It’s late August, which means that some of you are gearing up to start college for the fall semester – maybe for the first time. While you sort through course catalogues and make packing lists and plan the last hangouts of the summer with your home friends, you also are possibly freaking out about what’s going to happen when you show up on campus. In light of your impending education, dear college-bound butterflies, we have compiled all our wisdom on everything we could think of with regard to College, and compiled it into this College Advice Megapost Situation. We hope it helps quell some of your fears, empowers you to take on whatever challenges you face, and gets you excited to jump into this new exciting life endeavor!
For quick reference, here are links to the many bits of this post:
- making queer friends
- coming out
- hooking up and dating
- drugs and alcohol
- college resources
- navigating college bureaucracy
- college and MONEY
- mental health
- changing your name and pronouns
- being an international student
One of the reasons why this post is so long is because so many of us had drastically different college experiences. It turns out that college is like real life, in that some of it is great and some of it sucks and a lot of it is Really Hard, and it’s going to be different for every person. And while this post incorporates a lot of perspectives from the Autostraddle staff, it isn’t even close to being comprehensive. There are so many ways to get a degree and have a valuable college experience.
Veering from your initial plan is fine, normal and can often be really, really good in the end.
Very few people’s lives turn out how they plan when they are 18 or 19 years old (or really any age). You are growing up, and you will change as a person during college. You will meet new people who will teach you things you didn’t know about yourself. Your interests may shift. Your priorities may change. I encourage you to embrace these changes and shifts. Sometimes your dream school doesn’t turn out to be the fantasy you imagined. It’s okay to leave if you need to. It’s okay to do something different than what you said you wanted to do on your application. It’s also fine if you have no idea what you want out of college, yet. Veering from your initial plan is fine, normal and can often be really, really good in the end. If you told me five years ago when I started college that I’d be where I am right now, I would have been pretty surprised.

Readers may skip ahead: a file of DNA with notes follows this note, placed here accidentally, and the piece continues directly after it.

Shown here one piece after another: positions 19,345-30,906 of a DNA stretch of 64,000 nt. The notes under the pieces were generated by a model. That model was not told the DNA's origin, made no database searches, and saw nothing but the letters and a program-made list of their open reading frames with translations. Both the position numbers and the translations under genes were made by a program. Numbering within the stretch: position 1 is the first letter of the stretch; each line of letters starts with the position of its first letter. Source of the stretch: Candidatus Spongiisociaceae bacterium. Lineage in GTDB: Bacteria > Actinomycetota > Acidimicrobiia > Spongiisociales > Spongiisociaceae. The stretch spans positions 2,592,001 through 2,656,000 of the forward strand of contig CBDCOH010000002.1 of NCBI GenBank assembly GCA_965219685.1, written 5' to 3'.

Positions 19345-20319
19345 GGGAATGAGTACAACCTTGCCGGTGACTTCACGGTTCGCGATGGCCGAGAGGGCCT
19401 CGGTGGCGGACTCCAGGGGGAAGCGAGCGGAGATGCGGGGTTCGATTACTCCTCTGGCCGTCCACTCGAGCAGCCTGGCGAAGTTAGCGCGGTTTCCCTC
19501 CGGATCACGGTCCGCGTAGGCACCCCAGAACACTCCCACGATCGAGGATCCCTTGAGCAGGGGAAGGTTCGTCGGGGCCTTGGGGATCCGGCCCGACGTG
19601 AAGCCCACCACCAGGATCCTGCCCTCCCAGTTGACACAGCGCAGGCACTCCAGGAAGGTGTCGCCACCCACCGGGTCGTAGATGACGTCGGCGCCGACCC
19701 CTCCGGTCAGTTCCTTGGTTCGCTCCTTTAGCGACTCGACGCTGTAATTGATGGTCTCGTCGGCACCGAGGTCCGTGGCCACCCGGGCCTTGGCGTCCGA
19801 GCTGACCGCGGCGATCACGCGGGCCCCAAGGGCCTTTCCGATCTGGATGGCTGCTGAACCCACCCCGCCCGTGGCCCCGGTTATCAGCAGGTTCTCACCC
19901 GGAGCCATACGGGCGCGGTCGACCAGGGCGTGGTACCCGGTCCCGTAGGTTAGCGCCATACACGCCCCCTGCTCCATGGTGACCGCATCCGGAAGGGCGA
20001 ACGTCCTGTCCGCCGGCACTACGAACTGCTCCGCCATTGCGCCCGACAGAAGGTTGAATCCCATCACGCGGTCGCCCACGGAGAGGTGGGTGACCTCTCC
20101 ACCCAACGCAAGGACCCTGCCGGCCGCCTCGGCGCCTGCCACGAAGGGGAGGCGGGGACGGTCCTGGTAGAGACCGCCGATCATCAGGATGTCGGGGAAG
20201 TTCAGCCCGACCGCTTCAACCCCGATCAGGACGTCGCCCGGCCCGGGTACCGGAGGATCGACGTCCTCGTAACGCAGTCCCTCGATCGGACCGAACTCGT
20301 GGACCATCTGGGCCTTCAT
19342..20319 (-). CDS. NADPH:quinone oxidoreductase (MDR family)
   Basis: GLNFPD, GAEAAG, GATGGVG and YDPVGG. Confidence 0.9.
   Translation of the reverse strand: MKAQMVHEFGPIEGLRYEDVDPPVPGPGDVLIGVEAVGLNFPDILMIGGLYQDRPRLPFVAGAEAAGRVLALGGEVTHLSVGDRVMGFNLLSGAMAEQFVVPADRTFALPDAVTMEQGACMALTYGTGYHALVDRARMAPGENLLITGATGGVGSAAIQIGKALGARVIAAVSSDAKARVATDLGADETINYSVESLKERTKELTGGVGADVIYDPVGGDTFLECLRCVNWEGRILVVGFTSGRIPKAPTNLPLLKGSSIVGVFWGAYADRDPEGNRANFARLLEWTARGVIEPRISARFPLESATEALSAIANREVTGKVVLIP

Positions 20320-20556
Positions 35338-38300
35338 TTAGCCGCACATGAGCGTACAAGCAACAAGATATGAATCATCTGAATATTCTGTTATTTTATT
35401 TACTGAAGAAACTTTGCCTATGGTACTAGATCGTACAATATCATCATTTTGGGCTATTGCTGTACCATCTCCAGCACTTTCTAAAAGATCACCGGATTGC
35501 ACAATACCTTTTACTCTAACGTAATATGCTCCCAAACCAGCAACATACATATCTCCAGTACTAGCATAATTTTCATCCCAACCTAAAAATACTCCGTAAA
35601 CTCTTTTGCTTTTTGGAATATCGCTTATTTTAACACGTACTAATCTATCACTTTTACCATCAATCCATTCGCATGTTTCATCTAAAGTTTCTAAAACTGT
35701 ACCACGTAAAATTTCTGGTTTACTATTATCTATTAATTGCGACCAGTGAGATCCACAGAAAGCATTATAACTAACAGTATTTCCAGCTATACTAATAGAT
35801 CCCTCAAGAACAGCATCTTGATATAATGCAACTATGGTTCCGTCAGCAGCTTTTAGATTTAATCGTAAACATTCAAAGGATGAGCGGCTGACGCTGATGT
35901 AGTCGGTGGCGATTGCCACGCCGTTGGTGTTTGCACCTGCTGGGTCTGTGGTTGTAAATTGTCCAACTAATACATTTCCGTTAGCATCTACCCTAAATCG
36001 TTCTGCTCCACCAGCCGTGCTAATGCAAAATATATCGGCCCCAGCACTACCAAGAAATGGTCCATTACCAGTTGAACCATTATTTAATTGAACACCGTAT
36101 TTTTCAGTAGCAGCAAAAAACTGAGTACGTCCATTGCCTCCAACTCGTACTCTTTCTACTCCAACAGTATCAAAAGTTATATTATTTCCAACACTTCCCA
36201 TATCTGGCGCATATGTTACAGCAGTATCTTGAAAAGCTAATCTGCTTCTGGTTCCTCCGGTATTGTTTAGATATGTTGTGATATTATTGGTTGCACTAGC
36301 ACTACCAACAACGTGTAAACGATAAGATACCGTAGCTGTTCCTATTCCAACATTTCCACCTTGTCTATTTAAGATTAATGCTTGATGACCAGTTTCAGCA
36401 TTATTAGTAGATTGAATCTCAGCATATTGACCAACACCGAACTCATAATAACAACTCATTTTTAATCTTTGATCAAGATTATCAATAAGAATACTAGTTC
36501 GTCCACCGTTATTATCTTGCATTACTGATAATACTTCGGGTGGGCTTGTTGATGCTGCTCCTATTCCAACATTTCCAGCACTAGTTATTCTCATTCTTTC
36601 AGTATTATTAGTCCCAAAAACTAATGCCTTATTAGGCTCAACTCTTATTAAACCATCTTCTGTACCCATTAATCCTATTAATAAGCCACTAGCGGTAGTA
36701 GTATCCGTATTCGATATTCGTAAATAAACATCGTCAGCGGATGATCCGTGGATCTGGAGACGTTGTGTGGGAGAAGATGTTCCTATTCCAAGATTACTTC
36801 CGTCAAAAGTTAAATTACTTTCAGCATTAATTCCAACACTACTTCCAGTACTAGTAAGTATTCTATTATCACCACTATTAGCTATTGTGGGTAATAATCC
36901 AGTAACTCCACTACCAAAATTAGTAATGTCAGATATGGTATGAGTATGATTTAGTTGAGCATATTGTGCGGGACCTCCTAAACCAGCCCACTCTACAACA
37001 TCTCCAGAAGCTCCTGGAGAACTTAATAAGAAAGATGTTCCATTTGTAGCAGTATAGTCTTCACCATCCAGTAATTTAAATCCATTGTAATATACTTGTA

It’s nice to surprise yourself.
It’s also important to find people that will support you through these surprises, good and bad. It is more likely than not that you are constantly being inundated with advice from people who think it is VERY CRITICAL you do college in a SPECIFIC way. These people may include, but are not limited to: your parents, your roommate, your friends, college administrators, your professors, children you babysit for, and strangers you meet on the bus.
Some of these people will offer you good advice. I recommend you figure out who you trust and who you believe wants what’s best for you. When you have a decision to make, talk it over with those people, and try to make the decision that is right for you, not someone else. That doesn’t mean you should be an asshole and only look out for yourself; it means to learn to discern what you actually need from what people tell you you should need. You do you, as they say.
And even if you start out solid, and you’re “on-track” to graduate on time, to fulfill all the major requirements, to get the exact degree you planned to — know that it’s going to be okay if things suddenly shift. I wish I’d understood that when I went to college. I was pretty afraid to mess up, and I definitely avoided taking some risks because of that fear.
So here we go.
Just so you know, this post reflects my and other staff members’ experiences, mostly at four-year American universities. If that’s not what you’re doing, I hope you still find things here that apply in useful ways to your situation, and I hope you all post your own tips in the comments!
On Finding Friends and Meeting People
College is an intense social pressure cooker, and it might take you a while to find your people. Give yourself time, or, as Riese said, “if you have social anxiety, it will probably take longer than a few months to find your place at college and possibly the entire year to find friends you really click with, and it’s gonna be hard but YOU CAN DO IT.”
A good first step: Get out of your dorm
Probably you will be provided with some sort of pre-made friend group upon your arrival on your campus, possibly in the form of the people living around you that have all been entrusted to the same Residential Adviser (RA) or RA-equivalent. These groups will be hit or miss. Maybe these people will become your best friends for the rest of your life. It’s more likely that you will find your feelings about these people somewhere between “these are nice people who I enjoy living near” and “this is my own personal hell.”
Regardless of whether or not you feel these people are your new chosen family or your new nightmare mandatory family dinner, take some time to intentionally get away from them. Find an activity, a class or a group where everyone is coming together based on a common interest or experience. Go hang out at a center where people gather based on a shared culture or identity. Join a team. The point is, that it might feel like there’s no way to meet friends outside your dorm, or that if you don’t immediately click with the people in your dorm you are in some way “doing it wrong.” You’re not. And even if you love those people in your dorm to death (which can happen and be amazing), go meet other people anyway. There are a lot of people at college. See who’s there.